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Treatments For Circumvallate Placenta
Check with your OB: You should be under coplete supervision of your OB ...Read more
Circumvallate placenta is a placental disease in which the fetal membranes (chorion and amnion) 'double back' on the fetal side around the edge of the placenta.
Complete circumvallate placenta occurs in approximately 1% of pregnancies.
The condition is associated with perinatal complications such as placental abruption, oligohydramnios, abnormal cardiotocography, preterm birth, and miscarriage. ...Read more
I have a complete circumvallate placenta and am moving in June. I will be 26 weeks. Is this going to be an issue? Its a long distance move
Sooner the better: The closer you get to full term, the more dangerous it is for you to be away from hospitals and exerting yourself. ...Read more
Prelabor c-hyst @34w: The optimal management of placenta previa with suspected accreta/increta/percreta is prelabor cesarean section by 34-35 weeks after Betamethasone administration without amniocentesis for fetal lung maturity; this should be immediately followed by puerperal hysterectomy with the expert help from a gynecologic oncologist, urologist, [vascular] surgeon. Do not attempt to detach the placenta! ...Read moreSee 2 more doctor answers
Here are my thoughts: Placental infarcts, if they occur in an ongoing pregnancy, would lead me to have concern for the well being of the fetus. So addressing the underlying disease that caused the infarcts is important. In addition testing of the fetus for its well being should occur. I might also treat the mom so that the fetus received the best placental function possible, examples: rest, hydration & possibly oxygen. ...Read more
Placenta previa: A placenta previa is diagnosed by ultrasound. The placenta covers the entire mouth of the womb (the cervix) or part of it. Bleeding can occur from the placenta. Because the placenta is blocking the cervix, the fetus cannot be born vaginally. It is dangerous for the mother and the fetus. The fetus is born by cesarean section. ...Read moreSee 1 more doctor answer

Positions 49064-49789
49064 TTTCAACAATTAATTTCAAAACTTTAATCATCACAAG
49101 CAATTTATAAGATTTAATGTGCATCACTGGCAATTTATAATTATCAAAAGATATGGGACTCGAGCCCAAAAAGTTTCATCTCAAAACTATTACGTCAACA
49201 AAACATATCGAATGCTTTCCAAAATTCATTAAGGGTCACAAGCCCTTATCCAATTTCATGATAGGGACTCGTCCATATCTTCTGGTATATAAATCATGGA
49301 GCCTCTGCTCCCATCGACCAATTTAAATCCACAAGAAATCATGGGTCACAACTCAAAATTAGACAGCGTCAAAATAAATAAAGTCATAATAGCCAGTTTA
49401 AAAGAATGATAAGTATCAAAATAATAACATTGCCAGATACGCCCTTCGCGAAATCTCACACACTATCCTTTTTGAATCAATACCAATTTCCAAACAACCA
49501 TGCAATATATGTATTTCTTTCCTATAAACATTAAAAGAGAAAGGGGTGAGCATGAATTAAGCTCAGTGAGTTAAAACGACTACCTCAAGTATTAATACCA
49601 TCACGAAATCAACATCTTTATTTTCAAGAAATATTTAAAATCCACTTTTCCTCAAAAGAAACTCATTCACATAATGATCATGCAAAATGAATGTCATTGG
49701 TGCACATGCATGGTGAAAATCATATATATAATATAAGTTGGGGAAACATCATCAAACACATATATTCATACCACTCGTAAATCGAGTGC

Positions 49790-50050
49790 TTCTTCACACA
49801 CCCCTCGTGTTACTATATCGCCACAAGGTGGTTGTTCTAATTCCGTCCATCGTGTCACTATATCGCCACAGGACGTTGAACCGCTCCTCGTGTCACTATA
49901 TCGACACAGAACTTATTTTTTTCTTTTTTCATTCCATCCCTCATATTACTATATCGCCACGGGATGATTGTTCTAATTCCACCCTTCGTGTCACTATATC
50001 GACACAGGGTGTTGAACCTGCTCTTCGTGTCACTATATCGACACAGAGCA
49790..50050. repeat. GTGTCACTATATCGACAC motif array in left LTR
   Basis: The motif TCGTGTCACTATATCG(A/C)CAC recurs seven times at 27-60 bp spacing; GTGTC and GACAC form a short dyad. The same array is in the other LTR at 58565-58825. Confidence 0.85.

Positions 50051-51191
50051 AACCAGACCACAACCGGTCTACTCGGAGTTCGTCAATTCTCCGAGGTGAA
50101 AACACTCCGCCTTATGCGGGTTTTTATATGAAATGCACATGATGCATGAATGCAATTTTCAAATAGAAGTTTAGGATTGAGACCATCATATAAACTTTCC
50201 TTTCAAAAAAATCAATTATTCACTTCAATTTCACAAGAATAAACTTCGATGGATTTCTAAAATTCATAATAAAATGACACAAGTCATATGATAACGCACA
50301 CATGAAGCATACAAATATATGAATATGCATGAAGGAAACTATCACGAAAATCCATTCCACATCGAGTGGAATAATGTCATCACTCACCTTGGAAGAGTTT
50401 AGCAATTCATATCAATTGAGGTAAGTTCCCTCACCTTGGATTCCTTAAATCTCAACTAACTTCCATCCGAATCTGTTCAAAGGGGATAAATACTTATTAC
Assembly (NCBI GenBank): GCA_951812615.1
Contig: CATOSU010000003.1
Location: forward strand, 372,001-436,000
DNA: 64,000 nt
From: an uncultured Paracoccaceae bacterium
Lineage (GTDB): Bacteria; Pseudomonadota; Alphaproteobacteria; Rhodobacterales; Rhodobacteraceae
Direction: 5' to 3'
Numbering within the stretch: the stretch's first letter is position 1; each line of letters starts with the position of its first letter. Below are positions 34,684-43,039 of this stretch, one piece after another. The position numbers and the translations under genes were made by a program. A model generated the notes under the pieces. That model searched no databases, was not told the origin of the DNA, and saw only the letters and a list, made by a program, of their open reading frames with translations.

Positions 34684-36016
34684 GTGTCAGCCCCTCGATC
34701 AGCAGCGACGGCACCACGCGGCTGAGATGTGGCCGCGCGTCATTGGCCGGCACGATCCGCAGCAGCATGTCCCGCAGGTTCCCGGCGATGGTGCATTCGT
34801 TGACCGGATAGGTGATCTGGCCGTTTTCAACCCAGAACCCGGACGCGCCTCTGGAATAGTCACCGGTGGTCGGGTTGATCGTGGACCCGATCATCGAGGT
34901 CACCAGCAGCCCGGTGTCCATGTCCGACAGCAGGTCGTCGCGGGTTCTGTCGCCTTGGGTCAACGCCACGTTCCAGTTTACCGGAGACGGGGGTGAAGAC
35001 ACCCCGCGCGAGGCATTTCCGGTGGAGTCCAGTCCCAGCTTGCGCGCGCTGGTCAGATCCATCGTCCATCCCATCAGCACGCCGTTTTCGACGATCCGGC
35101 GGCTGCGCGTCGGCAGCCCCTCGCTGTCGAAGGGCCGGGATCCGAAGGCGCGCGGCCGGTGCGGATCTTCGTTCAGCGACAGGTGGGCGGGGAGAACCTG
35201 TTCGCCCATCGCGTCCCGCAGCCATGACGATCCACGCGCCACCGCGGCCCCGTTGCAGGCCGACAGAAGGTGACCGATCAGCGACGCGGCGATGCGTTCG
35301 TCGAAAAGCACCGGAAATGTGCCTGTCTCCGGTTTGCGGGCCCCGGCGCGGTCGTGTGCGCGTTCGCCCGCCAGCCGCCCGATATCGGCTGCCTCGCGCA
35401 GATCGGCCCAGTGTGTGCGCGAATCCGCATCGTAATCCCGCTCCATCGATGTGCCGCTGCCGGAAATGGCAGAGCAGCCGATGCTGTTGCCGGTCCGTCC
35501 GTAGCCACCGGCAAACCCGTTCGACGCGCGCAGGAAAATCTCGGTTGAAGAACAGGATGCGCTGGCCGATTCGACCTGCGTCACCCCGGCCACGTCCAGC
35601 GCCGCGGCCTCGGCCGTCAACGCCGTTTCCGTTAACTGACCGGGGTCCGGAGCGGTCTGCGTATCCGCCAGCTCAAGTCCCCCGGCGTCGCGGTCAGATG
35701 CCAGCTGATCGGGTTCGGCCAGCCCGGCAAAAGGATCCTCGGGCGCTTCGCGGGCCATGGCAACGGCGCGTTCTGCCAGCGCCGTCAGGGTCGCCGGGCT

Complications: There is an association with an increased risk of some complications like placenta abruption, oligohydramnios (decreased fluid around baby), and others. Be sure to discuss increased surveillance during your pregnancy. Also ask about referral to maternal fetal medicine specialist. Be assured most women and babies do well. Hope this was helpful. Best of luck with your pregnancy. Dr. R ...Read more
My daughter is 27 weeks pg. She has bleeding daily for about 5 weeks she has b she has circumvalate placenta and partial previa can she carry to term?
Streptococcus milleri in the womb/placenta should this have been detected during my pregnancy? Me and baby recieved antibiotic therapy but worried no
Strep milleri: This organism can be quite malignant, if in fact it is causing infection. It is not possible to tell whether its presence could have been detected earlier without more info on your symptoms and signs. Hope that you and your baby are getting along well and will recover uneventfully from anything this may have caused. ...Read more
What does your drsay: Placentas vary in size all the time. A thick placenta may mean nothing right now. You should be asking your OB what it might mean. In severe rh incompatibility, the placenta gets very thick-but your OB can advise you on this. I'm not sure that i would worry about it right yet. If baby is growing well-be happy. ...Read more
Placenta praevia: Hi, it depends how long along you are, if you are before wk 20, then no worries as the baby grows the Placenta moves up, but if u r at wk 20 or higher then it's called placenta praevia which could be partial or complete, although still at this stage placenta could move away from cervix and allow for baby to be born vaginally if not then C/section needs to be done. Praevia increases risk of bleedin ...Read more
Good question: In general, great than 4 cm. It's thought to be due to various intrauterine infections and increased fetal morbidity and mortality. The literature is all over the place, however. If baby is growing fine, that's all that's important. ...Read more
Monitor closely: A low lying placenta can sometimes cause problems in normal and complicated pregnancies. It is something that your doctor will likely monitor closely and direct you on any changes to your pregnancy plan if applicable. Sometimes they can be of no consequence at all so just be sure to follow the direction of your doctor! ...Read more
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